h a l f b a k e r y
Why on earth would you want that many gazelles anyway?
add, search, annotate, link, view, overview, recent, by name, random
news, help, about, links, report a problem
or get an account
I have heard from some women,
including my wife, that while breast self-
exam (BSE) instructions, either written or
from a health professional, are very
specific and clear as to time and
technique, they are pretty vague about
what a suspicious lump would feel like.
It's especially tough
for a woman with
cystic ("grainy") breasts, who is feeling
for a lumpier lump among the lumps.
I suggest that gynecologists' and
mammography offices have learning
models of normal, cystic and suspect
breasts. Getting the feel of natural tissue
would be difficult, but the main thing is
that the *difference* between the models
is similar to that of the real thing. The
idea is to demonstrate how noticable a
lump is to the touch.
This could give some women more
confidence to actually do the BSE, which
is skipped by too many.
Breast Self-exam Aid
Not the same thing [half, Oct 05 2004, last modified Oct 21 2004]
and while we are on the subject...
[po, Oct 05 2004, last modified Oct 21 2004]
A new market for an old idea:
[phundug, Oct 05 2004, last modified Oct 17 2004]
Breast self exam does not reduce breast cancer mortality
This is the full text of a very large clinical trial. [bungston, Oct 05 2004, last modified Oct 17 2004]
"Routinely teaching breast self exam is dead"
An editorial from the same issue of JNCI. [bungston, Oct 05 2004, last modified Oct 17 2004]
Cancerous Breast Model
Check yer psuedo-boob first, then delete this idea. [contracts, Oct 17 2004]
||this is a good idea. in the meantime, compare the feel between left and right breast as you go. a lesion will most always be unilateral, whereas the fibrous "graininess" will be bilateral.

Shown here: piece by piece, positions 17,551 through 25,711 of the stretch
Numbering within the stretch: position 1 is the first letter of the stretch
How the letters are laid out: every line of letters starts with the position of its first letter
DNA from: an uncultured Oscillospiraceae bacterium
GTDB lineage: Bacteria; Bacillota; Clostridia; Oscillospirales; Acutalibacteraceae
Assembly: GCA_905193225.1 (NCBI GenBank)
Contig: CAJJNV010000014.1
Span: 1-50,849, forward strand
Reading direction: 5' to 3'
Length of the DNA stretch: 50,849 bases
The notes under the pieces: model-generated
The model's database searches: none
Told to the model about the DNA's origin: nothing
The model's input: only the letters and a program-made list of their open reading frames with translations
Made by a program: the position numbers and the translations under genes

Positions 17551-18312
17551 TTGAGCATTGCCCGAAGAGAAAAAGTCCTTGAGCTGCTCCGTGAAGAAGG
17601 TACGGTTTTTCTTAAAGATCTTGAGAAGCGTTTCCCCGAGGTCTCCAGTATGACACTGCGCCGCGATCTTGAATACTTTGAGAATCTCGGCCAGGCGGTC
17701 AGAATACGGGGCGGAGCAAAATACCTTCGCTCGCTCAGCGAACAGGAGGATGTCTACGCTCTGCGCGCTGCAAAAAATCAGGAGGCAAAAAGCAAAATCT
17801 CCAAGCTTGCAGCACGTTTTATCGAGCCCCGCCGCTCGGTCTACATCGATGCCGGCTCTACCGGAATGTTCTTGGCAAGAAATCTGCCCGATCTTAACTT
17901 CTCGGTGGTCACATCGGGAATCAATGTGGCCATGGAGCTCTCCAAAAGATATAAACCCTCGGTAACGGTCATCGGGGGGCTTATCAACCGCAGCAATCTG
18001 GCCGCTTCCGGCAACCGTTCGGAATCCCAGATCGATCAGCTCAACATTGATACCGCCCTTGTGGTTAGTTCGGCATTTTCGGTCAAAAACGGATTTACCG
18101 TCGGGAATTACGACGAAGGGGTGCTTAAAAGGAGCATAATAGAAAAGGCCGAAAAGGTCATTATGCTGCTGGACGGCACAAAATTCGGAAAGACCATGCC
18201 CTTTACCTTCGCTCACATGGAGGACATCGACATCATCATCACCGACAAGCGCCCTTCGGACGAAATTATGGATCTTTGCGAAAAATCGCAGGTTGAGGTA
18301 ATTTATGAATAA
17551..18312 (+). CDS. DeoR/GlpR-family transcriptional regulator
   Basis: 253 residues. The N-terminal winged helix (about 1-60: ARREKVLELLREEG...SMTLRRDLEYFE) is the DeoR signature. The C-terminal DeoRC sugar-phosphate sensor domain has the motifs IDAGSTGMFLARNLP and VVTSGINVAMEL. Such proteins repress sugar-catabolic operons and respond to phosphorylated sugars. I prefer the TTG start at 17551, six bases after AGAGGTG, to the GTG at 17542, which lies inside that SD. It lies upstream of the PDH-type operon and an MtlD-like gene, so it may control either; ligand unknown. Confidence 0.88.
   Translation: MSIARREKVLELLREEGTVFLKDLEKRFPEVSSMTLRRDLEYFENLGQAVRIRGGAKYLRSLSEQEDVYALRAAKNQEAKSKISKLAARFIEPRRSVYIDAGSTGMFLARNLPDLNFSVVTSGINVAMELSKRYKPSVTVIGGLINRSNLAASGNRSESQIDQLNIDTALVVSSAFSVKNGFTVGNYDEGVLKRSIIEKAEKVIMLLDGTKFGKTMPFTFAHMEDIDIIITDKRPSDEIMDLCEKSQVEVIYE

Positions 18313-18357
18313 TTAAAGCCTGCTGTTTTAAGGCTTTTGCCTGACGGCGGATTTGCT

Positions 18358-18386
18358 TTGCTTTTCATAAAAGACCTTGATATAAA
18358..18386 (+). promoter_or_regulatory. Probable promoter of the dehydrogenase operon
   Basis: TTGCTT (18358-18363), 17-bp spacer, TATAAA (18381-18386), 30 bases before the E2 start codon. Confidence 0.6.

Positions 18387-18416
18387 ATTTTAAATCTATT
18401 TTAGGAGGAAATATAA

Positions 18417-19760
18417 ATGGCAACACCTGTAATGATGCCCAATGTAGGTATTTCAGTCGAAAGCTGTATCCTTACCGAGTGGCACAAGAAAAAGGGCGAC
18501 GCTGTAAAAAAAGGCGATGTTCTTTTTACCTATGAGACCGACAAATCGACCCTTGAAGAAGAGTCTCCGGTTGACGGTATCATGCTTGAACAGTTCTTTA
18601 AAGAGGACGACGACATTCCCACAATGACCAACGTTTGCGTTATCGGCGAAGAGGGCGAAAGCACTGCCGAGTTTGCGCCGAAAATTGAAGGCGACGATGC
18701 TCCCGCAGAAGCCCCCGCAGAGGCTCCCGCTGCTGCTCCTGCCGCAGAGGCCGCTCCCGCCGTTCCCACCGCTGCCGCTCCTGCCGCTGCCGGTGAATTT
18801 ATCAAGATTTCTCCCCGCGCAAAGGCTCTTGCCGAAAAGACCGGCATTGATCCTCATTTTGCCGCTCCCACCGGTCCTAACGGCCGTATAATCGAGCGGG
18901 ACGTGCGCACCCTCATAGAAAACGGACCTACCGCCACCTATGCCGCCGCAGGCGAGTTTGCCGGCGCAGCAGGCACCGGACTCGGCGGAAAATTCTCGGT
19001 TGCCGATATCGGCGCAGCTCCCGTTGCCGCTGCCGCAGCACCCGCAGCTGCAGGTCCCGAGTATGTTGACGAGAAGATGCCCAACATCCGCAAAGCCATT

your idea would be especially helpful for women who have undergone mastectomy and have no other tissue to compare. (+)
||Wouldn't the side-to-side comparison
be difficult to do with one arm raised
elbow-up (I think that's the usual
||I don't have any problem with the unilateral issue. I use both hands, my fiancee' uses both breasts, she gets regular exams. My office hours are reasonable as well. Sometimes it is difficult to remember the original reason for the exam.....
They had these things in my high school anatomy class...they came by with a normal breast and a lumpy one, as well as normal/lumpy scrotums.
The fake boobies were nice.
Now, what they didn't have was a normal/cystic/lumpy comparison, which you bring up. That might be a good idea, to create a grainy-feeling breast to serve as a "your breasts are more like this, so practice on these models instead." Couldn't hurt, anyway.
||Not to be confused with a breast exam aide, a highly sought-after position, I'm told.
||I am going to vote against this one. The suggestion is that better breast self exams will work better to prevent breast cancer deaths. Breast self exam as a screening method probably does not affect breast cancer mortality. A study to this effect is linked. This is not to say that encouraging self exam does not have other beneficial effects - sense of empowerment, body awareness etc. But improved exam proficiency will probably not provide any benefit.
||[contracts], thanks for finding the link.
Don't know how I missed it. I'm not so
sure about *widely* known, though;
with some informal surveys I can't find a
woman who has heard of, much less
seen one. Maybe it's my peer group (I
doubt it,though). So, they need better
Or do they? The trials linked by
[bungston] and a few others I found
seem to indicate otherwise. I only say
"seem" because the lay articles I saw
describing these trials typically say the
BSE is now "controversial." Don't know
where the controversy is, as the reviews
show the BSE as ineffective, using trial
methods that seem fair and thorough.
||Statistics and Studies be damned. My mother found a lump herself and is alive today to nag me about doing my self exam.
||Ineffective at preventing cancer deaths, but maybe beneficial in other ways less easy to quantify.